Nothing spells Oscar like gaining thirty pounds, rolling around in mud, killing johns, dating a professional skateboarder, being the most attractive woman in the country, and six little letters. Charlize Theron accomplished all this, and still managed to visit every single talk show on television and blackmail the Academy into voting for her. All this would lead one to believe Theron basically has this category all wrapped up in her expensive Gucci hair conditioner. Almost supernaturally, she actually deserves it. The Best Actress nominations were rather lackluster this year. Diane Keaton and Samantha Morton seem to have been voted in more for their prior work than their actual performances, and they nominated a little kid for Whale Rider. She carries on the proud tradition of rewarding small children for doing summersaults and wanting to be a boy. In the midst of this nomination catastrophe, they left out Scarlett Johansson for Lost in Translation, a performance that was the perfect foil to Bill Murray’s wry malaise. And never mind that Uma Thurman actually managed to escape Quentin Tarantino’s rabid stick-figure kung fu with her integrity, mysteriousness, and sincerity intact. Anyone can pretend to be an immigrant mom in New York City; it takes skill to play someone choking on their own blood in a sword hurricane.


Johnny Depp, Ben Kingsley, and Jude Law were superb in their films this year but this year’s race is a toss-up between Bill Murray, for Lost in Translation, and Sean Penn, for Mystic River. I’m going to cheat here and say that they both deserve it equally. Penn displays the dark side that we saw in Dead Man Walking and is able to evoke the emotion of losing a daughter in a raw, tender way that almost makes you forget he is just acting. Murray’s radiant performance is authentic and heartfelt, merging humor and misery. Great acting performances stem from great scripts, and these two characters were exceptionally well-conceived. Who will win? I’ll go with Murray, only because he seemed more natural. His apathetic yet sentimental facial expression manages, somehow, to add depth to his character and to the film in a truly breathtaking and consistently amusing way.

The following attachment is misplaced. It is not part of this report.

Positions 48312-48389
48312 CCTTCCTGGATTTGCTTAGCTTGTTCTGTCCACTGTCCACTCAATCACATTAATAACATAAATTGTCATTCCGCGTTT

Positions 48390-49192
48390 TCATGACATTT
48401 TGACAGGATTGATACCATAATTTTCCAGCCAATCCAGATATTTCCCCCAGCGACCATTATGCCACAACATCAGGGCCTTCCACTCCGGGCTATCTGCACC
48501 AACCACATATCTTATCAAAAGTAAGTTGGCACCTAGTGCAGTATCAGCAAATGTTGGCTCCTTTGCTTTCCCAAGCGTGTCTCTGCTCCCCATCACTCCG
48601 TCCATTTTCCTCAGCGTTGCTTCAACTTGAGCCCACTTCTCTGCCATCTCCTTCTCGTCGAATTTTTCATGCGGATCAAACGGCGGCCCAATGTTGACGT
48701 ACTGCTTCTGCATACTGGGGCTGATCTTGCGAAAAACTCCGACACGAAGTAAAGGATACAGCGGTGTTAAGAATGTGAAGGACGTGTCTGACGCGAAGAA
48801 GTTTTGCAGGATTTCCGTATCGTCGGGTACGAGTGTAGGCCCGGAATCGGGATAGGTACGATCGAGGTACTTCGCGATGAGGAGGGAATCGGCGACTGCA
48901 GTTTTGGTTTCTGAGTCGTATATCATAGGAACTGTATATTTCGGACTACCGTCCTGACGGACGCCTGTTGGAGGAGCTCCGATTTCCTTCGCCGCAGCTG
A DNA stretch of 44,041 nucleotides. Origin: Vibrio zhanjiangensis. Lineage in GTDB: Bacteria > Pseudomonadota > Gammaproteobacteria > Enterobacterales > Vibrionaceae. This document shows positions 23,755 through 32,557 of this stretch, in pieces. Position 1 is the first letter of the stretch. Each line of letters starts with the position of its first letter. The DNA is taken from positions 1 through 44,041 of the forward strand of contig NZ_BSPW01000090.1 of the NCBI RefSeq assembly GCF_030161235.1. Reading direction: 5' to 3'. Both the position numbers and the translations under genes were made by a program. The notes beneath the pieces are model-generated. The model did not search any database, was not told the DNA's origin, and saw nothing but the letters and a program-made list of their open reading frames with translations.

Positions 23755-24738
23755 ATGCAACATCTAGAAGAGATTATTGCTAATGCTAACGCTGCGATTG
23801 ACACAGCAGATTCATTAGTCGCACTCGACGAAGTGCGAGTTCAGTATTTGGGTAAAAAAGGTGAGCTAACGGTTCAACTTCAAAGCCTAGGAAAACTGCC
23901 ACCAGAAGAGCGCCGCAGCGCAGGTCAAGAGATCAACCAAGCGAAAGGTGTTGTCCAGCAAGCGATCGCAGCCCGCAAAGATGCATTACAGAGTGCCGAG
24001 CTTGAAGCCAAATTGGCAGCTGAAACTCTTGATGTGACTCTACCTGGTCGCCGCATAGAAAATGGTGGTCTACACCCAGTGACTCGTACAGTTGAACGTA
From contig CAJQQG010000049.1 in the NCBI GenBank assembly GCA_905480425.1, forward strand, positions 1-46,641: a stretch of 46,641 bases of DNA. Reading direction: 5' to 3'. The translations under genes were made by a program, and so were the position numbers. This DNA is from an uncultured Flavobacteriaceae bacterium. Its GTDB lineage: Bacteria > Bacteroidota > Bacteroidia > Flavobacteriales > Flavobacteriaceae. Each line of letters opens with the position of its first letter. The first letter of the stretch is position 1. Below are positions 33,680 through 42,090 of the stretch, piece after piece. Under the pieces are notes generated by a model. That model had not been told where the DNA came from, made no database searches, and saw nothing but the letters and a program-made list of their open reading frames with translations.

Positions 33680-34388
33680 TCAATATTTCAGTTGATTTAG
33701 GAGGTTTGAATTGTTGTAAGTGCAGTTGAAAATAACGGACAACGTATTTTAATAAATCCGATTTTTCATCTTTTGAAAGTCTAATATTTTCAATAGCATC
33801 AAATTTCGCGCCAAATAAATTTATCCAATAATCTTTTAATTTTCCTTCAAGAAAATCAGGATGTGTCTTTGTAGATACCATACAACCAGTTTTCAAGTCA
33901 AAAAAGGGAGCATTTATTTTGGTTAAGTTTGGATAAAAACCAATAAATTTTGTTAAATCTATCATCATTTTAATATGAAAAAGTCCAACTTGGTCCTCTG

Alright, let’s be practical and let’s be logical. Tim Robbins is going to win. Don’t even try to convince me otherwise because I’ve heard all your protests before. What about Ken Watanabe, the dark horse who stole the show in The Last Samurai? What about Djimon Hounsou, who gave new meaning to the word “tortured artist”? Alas, do not try to fight it because Tim Robbins, actor, director, and wife of Susan Sarandon, has had this one a long time coming. In this day and age, “unattractive” might as well be a synonym for “Oscar winner” because only a true actor, committed to their craft would shirk the trappings of Hollywood hotness to play, God forbid, ordinary looking people. Does this mean that Ren